Legislation which revises the law concerning derivative proceedings and shareholder class action lawsuits was signed into law by Governor Christie. It was part of a package of bills sponsored by Assemblyman Patrick Diegnan (D-Middlesex) and Senator Nia Gill (D-Essex)to advance economic-growth initiatives as recommended by the Corporate and Business Law Study Commission.
A derivative action is a suit brought by a small or minority shareholder against the corporation’s management or directors. A-3123 establishes a minimum value of shares one needs in order to file such a suit. It would also amend the parameters under which such a suit may be filed, allowing corporations to avoid unnecessary litigation and costs.
Assemblyman Diegnan said this legislation would make New Jersey “even more attractive for businesses looking to set up shop or expand their presence in the state,” calling it a “common-sense update to our corporate business law to show that New Jersey is truly ‘open for business’” [read statement].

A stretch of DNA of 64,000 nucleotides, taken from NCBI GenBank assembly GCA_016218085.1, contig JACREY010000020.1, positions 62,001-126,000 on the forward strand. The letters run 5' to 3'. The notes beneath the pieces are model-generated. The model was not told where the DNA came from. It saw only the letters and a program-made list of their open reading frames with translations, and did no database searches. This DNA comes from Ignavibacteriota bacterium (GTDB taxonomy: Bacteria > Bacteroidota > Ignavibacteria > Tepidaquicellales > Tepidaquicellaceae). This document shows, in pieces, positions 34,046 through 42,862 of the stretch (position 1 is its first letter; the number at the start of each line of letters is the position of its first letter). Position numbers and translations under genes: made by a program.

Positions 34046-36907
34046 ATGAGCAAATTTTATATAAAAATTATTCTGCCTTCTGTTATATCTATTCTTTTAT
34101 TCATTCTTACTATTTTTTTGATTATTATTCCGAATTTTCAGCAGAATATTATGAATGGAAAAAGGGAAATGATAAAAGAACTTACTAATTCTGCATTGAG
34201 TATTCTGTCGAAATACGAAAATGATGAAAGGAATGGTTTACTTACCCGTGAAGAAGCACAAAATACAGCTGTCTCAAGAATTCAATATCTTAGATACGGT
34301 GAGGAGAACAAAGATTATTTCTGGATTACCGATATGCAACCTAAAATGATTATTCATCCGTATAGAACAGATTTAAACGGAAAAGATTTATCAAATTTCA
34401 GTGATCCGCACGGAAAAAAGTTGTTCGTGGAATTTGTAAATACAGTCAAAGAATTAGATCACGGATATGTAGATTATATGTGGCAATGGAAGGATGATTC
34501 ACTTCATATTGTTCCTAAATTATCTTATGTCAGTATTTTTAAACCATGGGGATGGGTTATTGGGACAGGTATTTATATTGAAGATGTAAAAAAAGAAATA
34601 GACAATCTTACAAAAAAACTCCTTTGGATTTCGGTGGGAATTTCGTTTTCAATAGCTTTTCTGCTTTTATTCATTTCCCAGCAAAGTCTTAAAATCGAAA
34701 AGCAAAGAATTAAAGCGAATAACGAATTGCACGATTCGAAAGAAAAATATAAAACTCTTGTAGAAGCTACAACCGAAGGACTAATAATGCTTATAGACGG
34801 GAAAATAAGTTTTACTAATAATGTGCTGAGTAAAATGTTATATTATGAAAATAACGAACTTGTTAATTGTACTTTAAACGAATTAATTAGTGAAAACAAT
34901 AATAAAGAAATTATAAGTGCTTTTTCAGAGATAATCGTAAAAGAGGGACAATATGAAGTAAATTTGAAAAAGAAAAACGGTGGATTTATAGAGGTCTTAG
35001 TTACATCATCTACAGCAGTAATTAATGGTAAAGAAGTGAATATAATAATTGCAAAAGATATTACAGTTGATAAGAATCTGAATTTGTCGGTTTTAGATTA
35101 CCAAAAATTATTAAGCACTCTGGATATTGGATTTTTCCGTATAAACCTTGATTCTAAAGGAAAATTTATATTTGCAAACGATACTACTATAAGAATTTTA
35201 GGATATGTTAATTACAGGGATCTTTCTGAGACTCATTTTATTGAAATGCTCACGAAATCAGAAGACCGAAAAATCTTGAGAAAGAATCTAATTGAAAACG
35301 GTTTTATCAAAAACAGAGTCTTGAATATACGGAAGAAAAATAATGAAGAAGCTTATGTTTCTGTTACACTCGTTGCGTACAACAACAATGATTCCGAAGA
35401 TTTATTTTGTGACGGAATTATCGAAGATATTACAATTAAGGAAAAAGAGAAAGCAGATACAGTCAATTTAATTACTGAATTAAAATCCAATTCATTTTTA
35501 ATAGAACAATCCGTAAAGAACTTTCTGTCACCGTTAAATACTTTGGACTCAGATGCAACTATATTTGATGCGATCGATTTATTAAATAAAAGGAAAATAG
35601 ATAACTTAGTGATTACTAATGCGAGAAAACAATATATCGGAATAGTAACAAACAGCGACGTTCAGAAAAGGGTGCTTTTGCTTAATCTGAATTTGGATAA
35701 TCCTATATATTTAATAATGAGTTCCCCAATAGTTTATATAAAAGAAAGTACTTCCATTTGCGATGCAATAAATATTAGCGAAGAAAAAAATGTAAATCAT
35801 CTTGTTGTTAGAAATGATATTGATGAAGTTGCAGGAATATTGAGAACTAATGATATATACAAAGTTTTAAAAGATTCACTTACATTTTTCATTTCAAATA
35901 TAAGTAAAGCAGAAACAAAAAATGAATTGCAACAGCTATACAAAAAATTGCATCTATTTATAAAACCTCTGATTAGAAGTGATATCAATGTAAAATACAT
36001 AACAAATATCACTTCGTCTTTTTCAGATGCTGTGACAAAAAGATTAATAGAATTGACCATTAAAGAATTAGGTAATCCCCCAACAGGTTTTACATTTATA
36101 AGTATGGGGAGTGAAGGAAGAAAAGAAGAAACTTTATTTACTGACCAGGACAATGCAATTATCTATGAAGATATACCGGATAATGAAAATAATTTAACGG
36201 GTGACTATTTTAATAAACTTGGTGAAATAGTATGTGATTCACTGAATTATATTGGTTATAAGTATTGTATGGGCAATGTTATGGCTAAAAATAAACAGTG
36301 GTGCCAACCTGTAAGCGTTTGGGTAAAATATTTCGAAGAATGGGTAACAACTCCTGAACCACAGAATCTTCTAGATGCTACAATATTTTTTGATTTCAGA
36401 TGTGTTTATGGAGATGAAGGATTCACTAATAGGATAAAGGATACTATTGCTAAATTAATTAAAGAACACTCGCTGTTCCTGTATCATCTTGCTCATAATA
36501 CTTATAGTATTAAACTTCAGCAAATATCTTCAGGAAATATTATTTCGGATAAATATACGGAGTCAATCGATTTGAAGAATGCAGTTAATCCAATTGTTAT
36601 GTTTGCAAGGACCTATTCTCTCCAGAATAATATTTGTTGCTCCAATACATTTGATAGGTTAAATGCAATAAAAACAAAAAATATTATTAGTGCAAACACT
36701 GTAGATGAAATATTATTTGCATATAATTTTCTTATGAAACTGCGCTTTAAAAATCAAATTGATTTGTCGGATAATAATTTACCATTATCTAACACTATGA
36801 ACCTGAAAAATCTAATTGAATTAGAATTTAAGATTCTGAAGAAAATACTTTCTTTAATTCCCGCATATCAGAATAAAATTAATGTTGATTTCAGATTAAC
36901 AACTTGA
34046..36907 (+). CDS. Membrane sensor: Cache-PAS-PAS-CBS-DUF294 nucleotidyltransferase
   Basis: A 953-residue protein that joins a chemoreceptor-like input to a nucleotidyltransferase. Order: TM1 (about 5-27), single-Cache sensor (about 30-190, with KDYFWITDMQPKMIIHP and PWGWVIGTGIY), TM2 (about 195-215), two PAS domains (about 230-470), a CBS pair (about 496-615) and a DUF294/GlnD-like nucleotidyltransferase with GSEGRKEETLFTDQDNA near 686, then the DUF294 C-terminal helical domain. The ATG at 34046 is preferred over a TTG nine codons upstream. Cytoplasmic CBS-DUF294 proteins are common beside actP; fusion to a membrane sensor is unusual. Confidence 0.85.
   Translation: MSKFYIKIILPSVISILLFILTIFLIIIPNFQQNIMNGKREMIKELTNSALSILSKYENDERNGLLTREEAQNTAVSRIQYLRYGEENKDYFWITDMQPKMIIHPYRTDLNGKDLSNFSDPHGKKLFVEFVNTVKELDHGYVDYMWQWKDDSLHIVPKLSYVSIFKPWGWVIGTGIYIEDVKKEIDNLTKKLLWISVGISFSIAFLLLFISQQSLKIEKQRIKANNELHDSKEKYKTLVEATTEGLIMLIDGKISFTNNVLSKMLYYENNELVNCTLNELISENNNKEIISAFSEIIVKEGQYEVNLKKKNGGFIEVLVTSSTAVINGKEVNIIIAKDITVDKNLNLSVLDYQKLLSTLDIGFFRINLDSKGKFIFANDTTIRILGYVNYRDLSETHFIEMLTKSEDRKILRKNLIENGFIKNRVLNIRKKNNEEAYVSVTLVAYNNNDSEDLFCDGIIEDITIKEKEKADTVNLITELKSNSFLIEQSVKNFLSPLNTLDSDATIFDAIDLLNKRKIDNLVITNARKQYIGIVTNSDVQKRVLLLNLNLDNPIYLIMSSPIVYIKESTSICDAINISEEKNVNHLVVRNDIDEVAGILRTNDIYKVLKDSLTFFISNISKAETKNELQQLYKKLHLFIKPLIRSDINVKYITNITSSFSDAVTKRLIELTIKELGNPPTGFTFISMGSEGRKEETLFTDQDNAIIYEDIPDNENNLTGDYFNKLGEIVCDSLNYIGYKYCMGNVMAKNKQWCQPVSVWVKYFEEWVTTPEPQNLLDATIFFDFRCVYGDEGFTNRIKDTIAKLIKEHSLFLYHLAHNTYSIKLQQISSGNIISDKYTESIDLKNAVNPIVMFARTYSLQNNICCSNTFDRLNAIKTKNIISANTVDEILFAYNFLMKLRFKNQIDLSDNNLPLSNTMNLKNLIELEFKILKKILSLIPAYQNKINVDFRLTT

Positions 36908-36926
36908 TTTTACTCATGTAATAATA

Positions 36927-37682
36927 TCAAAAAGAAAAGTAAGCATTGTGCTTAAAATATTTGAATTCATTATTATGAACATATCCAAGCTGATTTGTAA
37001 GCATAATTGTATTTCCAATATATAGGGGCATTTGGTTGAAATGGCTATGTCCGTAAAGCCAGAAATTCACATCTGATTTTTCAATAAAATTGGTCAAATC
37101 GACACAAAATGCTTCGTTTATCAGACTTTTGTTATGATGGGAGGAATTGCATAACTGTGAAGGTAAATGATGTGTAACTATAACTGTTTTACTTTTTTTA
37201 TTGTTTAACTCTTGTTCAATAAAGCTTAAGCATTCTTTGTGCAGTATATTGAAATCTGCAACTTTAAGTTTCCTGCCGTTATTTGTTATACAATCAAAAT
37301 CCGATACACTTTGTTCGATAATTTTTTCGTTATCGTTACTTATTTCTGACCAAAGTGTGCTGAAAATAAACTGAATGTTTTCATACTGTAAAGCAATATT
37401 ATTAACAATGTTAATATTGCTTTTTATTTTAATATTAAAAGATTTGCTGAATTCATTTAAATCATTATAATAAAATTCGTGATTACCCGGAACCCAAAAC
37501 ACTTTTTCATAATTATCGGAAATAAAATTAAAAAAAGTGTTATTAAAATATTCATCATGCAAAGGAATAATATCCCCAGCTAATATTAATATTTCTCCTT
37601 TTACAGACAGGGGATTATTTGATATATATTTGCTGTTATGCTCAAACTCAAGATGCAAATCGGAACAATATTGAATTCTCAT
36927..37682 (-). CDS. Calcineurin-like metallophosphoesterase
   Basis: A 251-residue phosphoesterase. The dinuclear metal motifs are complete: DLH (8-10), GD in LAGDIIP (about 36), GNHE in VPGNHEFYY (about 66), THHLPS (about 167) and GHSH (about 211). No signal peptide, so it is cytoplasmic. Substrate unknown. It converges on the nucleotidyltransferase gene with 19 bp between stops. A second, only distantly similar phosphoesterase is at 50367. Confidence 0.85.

This sentiment was echoed by Assemblyman John Burzichelli (D-Gloucester) a cosponsor:
“With fierce competition on all sides from our neighboring states, we must seize any advantage that will help make New Jersey an even more attractive place in which to do business,” he said.
NJCJI thanks Governor Christie for signing A-3123, as well as the sponsors and cosponsors for addressing this issue.
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